Los Angeles, CA –

Famous writer Ray Bradbury died Tuesday night, according to his daughter Alexandra Bradbury, at the age of 91. Among his works, he authored the 1956 film version of “Moby Dick”, and wrote for “The Twilight Zone” and other television programs, including “The Ray Bradbury Theater,” for which he adapted dozens of his works and in a telling sign, wrote “Fahrenheit 451” which is studied in schools still alongside other works like “1984” by George Orwell.

Bradbury wrote books on a wide range of topics from horror, mystery, and humor to works that sympathized with Mexican-Americans and Irish.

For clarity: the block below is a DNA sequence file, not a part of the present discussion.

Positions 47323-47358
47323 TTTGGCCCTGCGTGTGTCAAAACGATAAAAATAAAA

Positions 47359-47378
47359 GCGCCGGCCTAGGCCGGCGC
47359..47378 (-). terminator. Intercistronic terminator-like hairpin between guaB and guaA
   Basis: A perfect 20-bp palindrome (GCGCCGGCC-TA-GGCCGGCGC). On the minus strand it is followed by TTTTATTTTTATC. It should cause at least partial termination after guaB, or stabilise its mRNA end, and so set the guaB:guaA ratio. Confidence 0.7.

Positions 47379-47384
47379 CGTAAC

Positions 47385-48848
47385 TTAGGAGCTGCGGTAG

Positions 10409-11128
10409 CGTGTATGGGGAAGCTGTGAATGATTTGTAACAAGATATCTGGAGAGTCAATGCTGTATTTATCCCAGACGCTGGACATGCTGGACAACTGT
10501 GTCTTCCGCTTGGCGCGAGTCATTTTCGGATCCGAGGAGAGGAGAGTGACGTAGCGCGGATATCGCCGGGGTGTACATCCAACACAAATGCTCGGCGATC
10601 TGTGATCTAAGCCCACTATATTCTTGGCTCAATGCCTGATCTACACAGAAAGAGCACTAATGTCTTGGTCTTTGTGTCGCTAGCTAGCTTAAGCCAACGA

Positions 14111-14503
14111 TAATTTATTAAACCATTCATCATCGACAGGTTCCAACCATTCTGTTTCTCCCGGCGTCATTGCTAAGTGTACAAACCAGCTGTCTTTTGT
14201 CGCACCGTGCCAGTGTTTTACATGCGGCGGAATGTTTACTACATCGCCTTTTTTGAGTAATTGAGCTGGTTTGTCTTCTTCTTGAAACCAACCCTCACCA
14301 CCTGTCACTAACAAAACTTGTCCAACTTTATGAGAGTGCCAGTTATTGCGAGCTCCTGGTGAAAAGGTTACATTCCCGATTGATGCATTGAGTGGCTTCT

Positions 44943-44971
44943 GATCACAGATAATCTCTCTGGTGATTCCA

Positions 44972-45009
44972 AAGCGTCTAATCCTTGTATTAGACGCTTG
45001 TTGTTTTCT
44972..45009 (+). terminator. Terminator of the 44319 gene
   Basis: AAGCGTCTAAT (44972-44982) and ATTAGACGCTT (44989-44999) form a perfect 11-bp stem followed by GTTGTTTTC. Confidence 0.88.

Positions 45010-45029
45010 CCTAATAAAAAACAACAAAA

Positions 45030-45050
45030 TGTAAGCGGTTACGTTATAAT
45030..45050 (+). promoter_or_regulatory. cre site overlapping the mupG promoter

Bradbury broke through in 1950 with “The Martian Chronicles,” a series of intertwined stories that satirized capitalism, racism and superpower tensions as it portrayed Earth colonizers destroying an idyllic Martian civilization.

In one of his most famous works, “Fahrenheit 451”, the temperature books would ignite into flames, he predicted the rise of the iPod, computers, electronic surveillance and other technology. At the time it was thought to be fictional.

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